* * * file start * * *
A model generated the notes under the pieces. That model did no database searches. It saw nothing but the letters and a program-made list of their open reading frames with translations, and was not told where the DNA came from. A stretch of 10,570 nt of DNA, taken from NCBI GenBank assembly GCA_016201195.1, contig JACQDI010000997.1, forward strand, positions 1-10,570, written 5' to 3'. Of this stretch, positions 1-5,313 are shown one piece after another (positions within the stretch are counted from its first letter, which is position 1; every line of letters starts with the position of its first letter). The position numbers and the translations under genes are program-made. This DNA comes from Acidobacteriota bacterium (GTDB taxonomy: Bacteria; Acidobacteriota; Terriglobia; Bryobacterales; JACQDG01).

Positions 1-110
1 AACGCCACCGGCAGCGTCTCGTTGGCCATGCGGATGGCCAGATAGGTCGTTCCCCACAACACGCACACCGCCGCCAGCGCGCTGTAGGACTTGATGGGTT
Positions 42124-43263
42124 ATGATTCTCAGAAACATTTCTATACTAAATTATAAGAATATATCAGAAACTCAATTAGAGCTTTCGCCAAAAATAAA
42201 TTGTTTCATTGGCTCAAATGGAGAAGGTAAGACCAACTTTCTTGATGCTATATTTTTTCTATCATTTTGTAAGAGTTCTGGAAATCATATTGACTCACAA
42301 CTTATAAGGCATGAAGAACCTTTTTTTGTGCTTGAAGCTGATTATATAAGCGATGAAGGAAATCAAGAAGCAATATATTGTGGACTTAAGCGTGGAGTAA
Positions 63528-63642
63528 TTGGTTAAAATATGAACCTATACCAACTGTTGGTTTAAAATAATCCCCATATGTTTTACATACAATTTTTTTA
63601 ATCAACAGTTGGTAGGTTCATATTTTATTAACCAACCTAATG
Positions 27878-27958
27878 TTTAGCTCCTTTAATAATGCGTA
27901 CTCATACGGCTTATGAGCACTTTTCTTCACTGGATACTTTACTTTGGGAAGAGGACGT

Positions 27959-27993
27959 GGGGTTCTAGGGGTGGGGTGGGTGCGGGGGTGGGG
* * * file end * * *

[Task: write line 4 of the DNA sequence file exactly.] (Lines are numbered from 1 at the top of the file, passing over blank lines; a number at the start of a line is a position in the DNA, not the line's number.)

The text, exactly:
Positions 42124-43263